To all of you out there: Don’t be afraid to dream big
Friday night I was privileged to be invited to join Amy Kington of Community of Purpose, Regional Mayor Tim Bowles and Lord Lieutenant Peaches Golding at the Bristol Young Heroes Awards dinner. It was a bit of a thank you for a few bits that I’d done for them (accountants are also human beings, after all) and because Xero had kindly doubled the value of a prize that I donated to the organisers, Community of Purpose.
As you may have gathered I’m pretty proud of my own kids but these youngsters had achieved so much against the odds. They were disabled, or young carers, or had suffered early hardships and still managed to do so much. They make a huuuuuuge difference to our community and provide a great inspiration for all; adult and child.
Needless to say there seemed to be a lot of people suffering
from hay fever even though I couldn’t see any flowers in the room.
Here I am with Action Hero winner Mohamed Aidid and runner up Tyreke Morgan.
I was always good at maths. At the age of 11 I won a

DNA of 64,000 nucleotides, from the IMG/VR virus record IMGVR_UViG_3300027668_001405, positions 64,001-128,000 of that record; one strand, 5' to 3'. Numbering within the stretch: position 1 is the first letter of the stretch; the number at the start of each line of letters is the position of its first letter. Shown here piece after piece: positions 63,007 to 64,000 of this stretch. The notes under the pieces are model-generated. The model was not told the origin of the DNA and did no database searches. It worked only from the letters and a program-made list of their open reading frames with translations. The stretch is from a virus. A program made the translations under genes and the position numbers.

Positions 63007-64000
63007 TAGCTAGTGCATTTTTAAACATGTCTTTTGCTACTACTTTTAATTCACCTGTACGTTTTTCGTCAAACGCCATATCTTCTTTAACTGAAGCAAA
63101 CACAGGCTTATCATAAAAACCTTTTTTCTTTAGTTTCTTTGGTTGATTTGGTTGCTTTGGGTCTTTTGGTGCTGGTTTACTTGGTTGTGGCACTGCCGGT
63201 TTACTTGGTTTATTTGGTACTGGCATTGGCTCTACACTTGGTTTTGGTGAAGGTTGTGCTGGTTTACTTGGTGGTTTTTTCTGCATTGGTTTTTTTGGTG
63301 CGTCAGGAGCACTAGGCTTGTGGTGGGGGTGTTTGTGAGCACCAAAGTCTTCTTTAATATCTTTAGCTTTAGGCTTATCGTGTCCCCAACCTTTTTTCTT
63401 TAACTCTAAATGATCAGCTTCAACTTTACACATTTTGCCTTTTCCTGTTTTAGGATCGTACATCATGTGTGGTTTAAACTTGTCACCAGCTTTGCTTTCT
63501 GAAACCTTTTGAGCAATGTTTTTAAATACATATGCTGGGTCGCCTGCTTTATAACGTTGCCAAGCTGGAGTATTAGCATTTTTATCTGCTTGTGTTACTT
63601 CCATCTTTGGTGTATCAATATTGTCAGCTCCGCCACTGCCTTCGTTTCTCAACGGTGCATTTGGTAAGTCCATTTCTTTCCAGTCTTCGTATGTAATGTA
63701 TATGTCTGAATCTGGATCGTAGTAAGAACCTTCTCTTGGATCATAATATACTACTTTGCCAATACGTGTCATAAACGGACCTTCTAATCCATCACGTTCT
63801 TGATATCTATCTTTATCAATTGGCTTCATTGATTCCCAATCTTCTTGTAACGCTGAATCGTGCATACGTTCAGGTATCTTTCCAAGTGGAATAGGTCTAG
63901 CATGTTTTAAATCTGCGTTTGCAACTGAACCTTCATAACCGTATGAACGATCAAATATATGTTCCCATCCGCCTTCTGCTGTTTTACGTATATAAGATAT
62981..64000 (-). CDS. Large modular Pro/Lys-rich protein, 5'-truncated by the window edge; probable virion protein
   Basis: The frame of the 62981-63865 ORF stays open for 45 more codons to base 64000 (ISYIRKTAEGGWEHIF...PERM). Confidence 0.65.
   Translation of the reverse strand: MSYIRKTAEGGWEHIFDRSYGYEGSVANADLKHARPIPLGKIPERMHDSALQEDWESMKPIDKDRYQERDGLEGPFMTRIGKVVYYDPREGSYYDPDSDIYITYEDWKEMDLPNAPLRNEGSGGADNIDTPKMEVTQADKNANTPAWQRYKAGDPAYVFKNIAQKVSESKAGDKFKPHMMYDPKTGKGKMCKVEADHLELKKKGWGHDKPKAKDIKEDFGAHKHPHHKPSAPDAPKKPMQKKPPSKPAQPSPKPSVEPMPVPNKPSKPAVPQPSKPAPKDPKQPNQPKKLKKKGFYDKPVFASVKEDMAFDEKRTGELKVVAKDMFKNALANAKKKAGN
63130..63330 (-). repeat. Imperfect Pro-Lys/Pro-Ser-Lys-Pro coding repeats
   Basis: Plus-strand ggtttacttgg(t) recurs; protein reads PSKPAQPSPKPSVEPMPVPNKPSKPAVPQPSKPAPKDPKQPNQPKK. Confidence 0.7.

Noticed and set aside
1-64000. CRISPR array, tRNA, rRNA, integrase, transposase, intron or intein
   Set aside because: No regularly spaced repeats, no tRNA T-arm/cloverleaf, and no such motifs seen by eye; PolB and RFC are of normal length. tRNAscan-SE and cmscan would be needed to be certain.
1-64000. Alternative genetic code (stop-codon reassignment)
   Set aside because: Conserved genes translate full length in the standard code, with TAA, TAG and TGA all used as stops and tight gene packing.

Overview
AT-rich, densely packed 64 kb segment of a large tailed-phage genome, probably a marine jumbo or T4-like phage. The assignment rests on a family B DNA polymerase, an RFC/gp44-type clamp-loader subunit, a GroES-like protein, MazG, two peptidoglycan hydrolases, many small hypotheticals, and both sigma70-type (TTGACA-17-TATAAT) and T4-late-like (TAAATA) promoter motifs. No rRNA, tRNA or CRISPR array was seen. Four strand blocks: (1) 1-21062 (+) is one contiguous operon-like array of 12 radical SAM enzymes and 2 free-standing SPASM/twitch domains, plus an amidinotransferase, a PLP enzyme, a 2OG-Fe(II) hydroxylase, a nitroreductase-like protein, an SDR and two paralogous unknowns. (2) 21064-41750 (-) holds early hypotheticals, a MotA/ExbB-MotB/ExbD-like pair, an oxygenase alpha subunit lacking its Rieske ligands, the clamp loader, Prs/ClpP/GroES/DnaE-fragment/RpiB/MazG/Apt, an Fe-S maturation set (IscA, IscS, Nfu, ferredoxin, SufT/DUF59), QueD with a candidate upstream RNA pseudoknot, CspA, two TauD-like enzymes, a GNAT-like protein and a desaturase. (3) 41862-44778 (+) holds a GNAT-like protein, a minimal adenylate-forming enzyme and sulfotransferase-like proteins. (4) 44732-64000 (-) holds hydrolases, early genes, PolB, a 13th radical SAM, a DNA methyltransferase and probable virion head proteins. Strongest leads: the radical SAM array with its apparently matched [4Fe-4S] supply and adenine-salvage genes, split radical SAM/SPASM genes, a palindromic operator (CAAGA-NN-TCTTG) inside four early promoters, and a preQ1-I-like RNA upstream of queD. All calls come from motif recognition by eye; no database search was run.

maths scholarship to a posh school and I was expected to move up an academic
I was ok at English but I was definitely more of a reader
than a writer. Creative essays and flowery language were not for me (although I
do Like poetry) and I particularly detest Thomas Hardy’s descriptions of the
Wessex countryside. I much prefer brief, succinct reports. Even now I get great
pleasure from finding the exact word that reflects all that I want to say. Concise
should be my middle name (It isn’t, it’s Louise, but how were my parents to
know all those years ago?)
As a business owner I had to move out of my comfort zone.
I started to write blogs and a monthly column for a local free magazine and
then, one day, I was asked to write some articles and other content
And now I’ve written a whole flippin’ book! Not just any
book but a bestselling, award winning book! Who would have thought it?
(Certainly not me)
I’m a polymath!
But the point I’m trying to make is that I wouldn’t be
writing my second book, and commissioned by Bloomsbury to co-author a third, if
I hadn’t typed those first few words of that first blog. If I hadn’t done
something that I thought I wasn’t able to do.
So what’s holding you back from trying something new? Is
it just fear or do you need to go and learn some skills first? Take the first